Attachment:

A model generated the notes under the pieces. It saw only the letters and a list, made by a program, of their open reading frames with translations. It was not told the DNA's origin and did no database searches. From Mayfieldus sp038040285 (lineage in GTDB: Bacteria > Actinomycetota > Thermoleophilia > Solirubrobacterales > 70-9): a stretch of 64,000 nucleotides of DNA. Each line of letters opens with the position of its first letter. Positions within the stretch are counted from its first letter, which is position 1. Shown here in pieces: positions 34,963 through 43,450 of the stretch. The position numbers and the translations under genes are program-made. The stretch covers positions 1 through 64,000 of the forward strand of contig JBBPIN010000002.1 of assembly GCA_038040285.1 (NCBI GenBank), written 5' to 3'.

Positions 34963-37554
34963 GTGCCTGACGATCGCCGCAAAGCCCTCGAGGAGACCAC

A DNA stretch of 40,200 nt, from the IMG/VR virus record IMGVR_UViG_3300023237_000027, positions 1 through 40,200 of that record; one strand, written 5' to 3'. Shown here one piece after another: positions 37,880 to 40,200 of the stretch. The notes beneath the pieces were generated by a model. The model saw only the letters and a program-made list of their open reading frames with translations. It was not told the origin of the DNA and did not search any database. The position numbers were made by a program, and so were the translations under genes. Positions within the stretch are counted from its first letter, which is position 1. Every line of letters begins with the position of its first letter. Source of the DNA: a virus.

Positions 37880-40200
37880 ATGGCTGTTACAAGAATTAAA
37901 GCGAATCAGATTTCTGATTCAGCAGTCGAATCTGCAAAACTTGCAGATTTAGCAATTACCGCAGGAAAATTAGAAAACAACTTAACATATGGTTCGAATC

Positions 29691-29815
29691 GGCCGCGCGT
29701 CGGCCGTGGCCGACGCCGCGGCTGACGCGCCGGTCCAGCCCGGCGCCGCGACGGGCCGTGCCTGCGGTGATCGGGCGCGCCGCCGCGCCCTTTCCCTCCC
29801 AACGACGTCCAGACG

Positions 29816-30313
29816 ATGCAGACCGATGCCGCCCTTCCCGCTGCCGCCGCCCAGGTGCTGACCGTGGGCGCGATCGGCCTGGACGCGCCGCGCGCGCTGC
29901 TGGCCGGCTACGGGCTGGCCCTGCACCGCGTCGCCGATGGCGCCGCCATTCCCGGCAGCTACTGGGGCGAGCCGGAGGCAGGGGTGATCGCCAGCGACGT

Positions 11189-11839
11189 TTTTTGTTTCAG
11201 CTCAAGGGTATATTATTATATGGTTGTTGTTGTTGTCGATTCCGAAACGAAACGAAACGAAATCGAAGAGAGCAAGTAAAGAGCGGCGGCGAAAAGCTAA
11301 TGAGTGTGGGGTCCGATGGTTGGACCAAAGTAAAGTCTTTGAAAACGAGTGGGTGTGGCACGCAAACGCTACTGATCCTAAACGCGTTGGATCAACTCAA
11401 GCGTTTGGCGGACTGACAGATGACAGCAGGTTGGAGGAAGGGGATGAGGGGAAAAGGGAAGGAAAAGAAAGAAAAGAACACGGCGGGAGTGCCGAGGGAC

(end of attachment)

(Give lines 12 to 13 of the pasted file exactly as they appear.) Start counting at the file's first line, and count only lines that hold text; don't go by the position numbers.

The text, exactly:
Positions 29816-30313
29816 ATGCAGACCGATGCCGCCCTTCCCGCTGCCGCCGCCCAGGTGCTGACCGTGGGCGCGATCGGCCTGGACGCGCCGCGCGCGCTGC